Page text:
What is a tree fort?
A tree fort is a building made next to or around branches or the tree trunk of mature trees above ground level. These are for recreation, workspace, habitation, or just an observation. The treehouse is a place to store food from scavenging animals.
Safety checks for the tree
A tree fort can cause damage to the tree. Fasteners can lead to an infection, and too much weight on the branches may cause root stress. You can minimize the damage by considering the following steps.
- Use one or two supports to minimize stress. That way, your house tree shares the burden equally without straining one side or corner. Stress leads to the collapse of the tree fort.
- Few punctures will minimize tree damage and prevent an increased amount of bacteria from entering the tree.
- Fasteners should not be too close because it weakens that section of the tree.
- Avoid sling cables and ropes as they cut through the bark when the structure moves.
- Make sure the fort is stable and healthy.
- Mount structures to the tree.
- Inspect the wood structure for any wood decay due to insects or weather.
- Choose a strong, sturdy tree for the treehouse.
- Build the treehouse low to the ground.
- Keep the woodworking house away from electrical wires.
- Surround the area located below the treehouse with a protective surface, such as wood mulch.
- Plan a safe way to get up and down the treehouse.
Consider spreading the weight among several trees if you want a heavy tree fort. The load should be at the tree base and not limited to one side. The platform should be built closer to the trunk and add diagonal bracing to increase strength and support.
Work on a treehouse weight calculation and follow the rules for load distribution. When done installation, use a Standard Limb TAB that supports between 8,000 and 10,000 pounds of force. However, trees like pines and cedars support less force, while harder trees like oak and hickory support more force.
The design phase
Using more than one tree has its advantages. Less bracing will be used, and the treehouse will be bigger than that on one tree. Figure out how high the tree fort should be. The height should not be scary but exciting.
Sketch how you want the tree fort. However, that could change as you build. A 3D picture gives more detail on the structure of the tree fort, and your local planning department can also assist with a plan. Do not forget to plan for tree growth when creating your design. Most treehouse plans will factor in this.
You will need materials to work with, and these include:
- A pulley
- Galvanised joist hangers
- Decking material
- Galvanised lag screws and washers
- Rafter ties
Hand tools should include a saw, hammer, square, level, adjustable wrench, and tape measure. Other tools are a table saw, a miter saw, and a router. Power tools should include a cordless drill and a jigsaw. A ladder is a necessity.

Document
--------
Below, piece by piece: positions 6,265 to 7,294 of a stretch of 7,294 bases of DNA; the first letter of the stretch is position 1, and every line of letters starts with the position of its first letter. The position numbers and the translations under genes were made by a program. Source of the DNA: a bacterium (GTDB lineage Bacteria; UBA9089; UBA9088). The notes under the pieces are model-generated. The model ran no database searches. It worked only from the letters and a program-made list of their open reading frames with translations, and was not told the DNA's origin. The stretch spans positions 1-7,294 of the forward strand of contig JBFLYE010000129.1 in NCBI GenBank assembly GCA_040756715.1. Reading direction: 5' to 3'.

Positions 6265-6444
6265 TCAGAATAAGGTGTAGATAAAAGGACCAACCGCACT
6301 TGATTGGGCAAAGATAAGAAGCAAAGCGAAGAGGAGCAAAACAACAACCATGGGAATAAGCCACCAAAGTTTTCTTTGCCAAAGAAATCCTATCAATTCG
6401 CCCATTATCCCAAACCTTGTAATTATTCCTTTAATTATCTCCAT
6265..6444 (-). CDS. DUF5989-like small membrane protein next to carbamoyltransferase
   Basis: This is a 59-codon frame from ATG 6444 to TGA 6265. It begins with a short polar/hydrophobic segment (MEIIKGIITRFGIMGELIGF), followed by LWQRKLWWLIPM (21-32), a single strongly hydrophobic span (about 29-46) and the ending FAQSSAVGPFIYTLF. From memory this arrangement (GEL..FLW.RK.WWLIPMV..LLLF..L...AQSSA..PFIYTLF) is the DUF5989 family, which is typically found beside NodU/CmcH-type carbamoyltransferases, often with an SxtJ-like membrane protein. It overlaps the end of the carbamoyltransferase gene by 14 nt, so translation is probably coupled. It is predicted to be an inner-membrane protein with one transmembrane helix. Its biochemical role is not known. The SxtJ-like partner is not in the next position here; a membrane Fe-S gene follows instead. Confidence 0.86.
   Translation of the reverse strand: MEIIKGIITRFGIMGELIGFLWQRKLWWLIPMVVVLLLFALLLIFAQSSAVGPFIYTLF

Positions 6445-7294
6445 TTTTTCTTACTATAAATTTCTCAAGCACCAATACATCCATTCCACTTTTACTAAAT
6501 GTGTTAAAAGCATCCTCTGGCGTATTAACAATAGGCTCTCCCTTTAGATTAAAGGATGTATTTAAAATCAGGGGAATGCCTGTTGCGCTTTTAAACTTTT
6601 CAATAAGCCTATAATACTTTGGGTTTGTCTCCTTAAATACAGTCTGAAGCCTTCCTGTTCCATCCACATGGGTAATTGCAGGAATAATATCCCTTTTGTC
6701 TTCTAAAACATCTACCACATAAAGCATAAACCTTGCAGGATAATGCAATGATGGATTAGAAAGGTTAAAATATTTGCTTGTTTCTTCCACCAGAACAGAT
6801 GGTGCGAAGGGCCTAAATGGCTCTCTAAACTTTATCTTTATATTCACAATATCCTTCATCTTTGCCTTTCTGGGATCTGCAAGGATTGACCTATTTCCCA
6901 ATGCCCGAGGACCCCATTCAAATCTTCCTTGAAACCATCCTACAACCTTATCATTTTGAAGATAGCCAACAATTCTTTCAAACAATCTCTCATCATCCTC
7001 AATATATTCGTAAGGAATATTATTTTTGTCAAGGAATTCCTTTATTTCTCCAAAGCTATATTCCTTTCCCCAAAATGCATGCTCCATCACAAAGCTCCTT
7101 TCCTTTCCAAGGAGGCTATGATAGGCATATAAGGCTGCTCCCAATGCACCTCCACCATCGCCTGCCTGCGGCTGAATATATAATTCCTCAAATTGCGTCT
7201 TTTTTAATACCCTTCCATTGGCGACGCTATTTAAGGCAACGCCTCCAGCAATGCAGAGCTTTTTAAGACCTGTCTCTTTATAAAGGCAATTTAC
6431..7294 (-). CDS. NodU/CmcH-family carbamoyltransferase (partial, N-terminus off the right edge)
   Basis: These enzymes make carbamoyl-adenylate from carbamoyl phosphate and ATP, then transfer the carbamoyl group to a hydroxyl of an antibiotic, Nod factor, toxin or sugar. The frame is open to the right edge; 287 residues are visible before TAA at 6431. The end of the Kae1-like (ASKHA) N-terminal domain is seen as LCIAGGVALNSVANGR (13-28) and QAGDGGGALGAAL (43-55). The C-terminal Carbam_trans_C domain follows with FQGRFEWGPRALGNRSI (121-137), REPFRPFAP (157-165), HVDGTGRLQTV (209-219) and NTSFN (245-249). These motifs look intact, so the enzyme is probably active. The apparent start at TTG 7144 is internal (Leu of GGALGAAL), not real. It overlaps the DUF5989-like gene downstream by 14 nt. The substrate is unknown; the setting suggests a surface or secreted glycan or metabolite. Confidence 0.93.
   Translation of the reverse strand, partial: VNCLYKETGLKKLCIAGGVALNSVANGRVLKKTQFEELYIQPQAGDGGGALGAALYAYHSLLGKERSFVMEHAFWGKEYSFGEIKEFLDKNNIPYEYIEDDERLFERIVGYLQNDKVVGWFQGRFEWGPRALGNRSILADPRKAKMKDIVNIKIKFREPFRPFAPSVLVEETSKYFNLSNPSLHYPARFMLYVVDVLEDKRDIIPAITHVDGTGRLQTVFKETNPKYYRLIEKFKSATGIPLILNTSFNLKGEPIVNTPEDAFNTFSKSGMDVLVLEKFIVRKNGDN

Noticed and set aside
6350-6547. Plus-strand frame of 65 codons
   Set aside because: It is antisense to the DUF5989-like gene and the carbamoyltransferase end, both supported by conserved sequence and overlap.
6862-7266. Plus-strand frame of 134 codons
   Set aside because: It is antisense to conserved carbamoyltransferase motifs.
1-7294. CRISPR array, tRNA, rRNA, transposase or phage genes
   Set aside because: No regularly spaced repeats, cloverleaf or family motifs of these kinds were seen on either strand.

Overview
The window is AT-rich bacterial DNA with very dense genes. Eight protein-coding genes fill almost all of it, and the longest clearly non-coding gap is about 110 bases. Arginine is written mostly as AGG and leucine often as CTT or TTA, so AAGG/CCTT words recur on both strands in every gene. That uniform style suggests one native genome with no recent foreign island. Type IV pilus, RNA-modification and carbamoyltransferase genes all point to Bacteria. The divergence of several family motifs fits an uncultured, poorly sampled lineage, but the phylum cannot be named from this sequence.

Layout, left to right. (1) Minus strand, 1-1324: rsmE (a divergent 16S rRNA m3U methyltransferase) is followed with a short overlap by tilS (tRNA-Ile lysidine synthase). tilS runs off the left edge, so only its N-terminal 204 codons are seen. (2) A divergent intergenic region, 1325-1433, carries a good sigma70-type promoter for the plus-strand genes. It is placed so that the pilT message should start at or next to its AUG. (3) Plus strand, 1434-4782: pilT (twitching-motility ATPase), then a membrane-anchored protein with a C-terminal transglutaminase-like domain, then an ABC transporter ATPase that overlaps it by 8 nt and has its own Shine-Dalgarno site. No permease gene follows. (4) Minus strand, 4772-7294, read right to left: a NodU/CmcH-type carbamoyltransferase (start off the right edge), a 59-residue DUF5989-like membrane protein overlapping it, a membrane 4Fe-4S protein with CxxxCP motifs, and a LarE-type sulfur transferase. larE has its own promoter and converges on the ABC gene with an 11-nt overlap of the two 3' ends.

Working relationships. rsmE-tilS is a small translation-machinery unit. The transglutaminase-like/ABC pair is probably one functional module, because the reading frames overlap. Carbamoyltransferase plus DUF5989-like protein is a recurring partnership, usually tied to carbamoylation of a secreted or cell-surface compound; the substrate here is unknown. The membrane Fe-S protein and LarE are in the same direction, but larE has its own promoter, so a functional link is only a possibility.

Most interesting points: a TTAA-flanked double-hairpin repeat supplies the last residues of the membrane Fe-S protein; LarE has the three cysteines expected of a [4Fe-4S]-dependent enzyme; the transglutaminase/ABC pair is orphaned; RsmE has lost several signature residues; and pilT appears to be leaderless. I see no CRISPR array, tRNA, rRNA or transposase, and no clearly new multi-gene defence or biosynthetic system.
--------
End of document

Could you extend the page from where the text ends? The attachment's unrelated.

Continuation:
Creating solid platforms
- Install some braces for additional strength below the platforms. Figure out where your tree platform will go. A straight tree, with a nice canopy over the deck, gives plenty of shade to the habitat.
- Take one of the two 2-8-8 beams and draw a centerline. Drill holes for the lag bolts on that line and place the board against the tree. Use a ladder to hold it in place.
- Figure out where the second beam will go.
- Center and mount a pair of 2-6-8 joists. Trim off excess bark from the tree.
- The opening on both sides of the tree between the first 2 joists should be the same.
- Set the spacing for the rest of the joists.
- Cap the ends of the joist with one 2-6-8 on each side.
- Make sure the deck is level in all directions. Adjust it slightly if necessary.
- Attach the adjustable joist hangers, one in each corner. Use a strap to keep the 2-6-8 from moving while you are hammering. Probably not an issue if you are using screws.
- Set one 2-6-8 knee brace and cut the corner side of the knee brace at a 45-degree angle.
- Secure a joist hanger around the knee brace into the tree and cut the top of the knee brace, flush with the joists.
- If the deck frame is strong and level, start laying out the deck boards.
- Screw the boards down.
- Make a square hole around the tree.
A piece of full-length decking should be placed 3 inches from the tree to allow growth and shank nails into each joist. Using hammer ring shank nails as spacers between boards, you should work toward the margin of the framework.
Build railings to code. No part of the railing should have holes equal to or greater than 4 inches. The top rail should be 36inches. If the treehouse is high, you may consider following the residential code for balconies at 42inches.
Ladder, pulley, or both?
A pulley seems to be great fun for kids, and it also allows you to pull materials to the top. Attach a basket to the pulley. A ladder allows easy access into the tree fort. It should be safe and sturdy. So it is better to have both if there is enough material.
How to build a treehouse without a tree
- Sink four sturdy posts deep into the ground where your treehouse will sit.
- Secure the posts with concrete.
- Attach a wooden base or platform of your choice to the posts.
- Start building your treehouse on top of the platform.
- Add accessories of your choice such as stairs or fencing.
Use pressure-treated posts to support the tree structure. They should be buried deep enough for full support. Round telephone poles are also ideal because they last longer underground. Sinking your posts into the ground gives a better base for your treehouse to sit on. Secure the poles with concrete. Attach a wooden platform to the posts. You can then build the treehouse on top of the platform and add stairs or a pulley.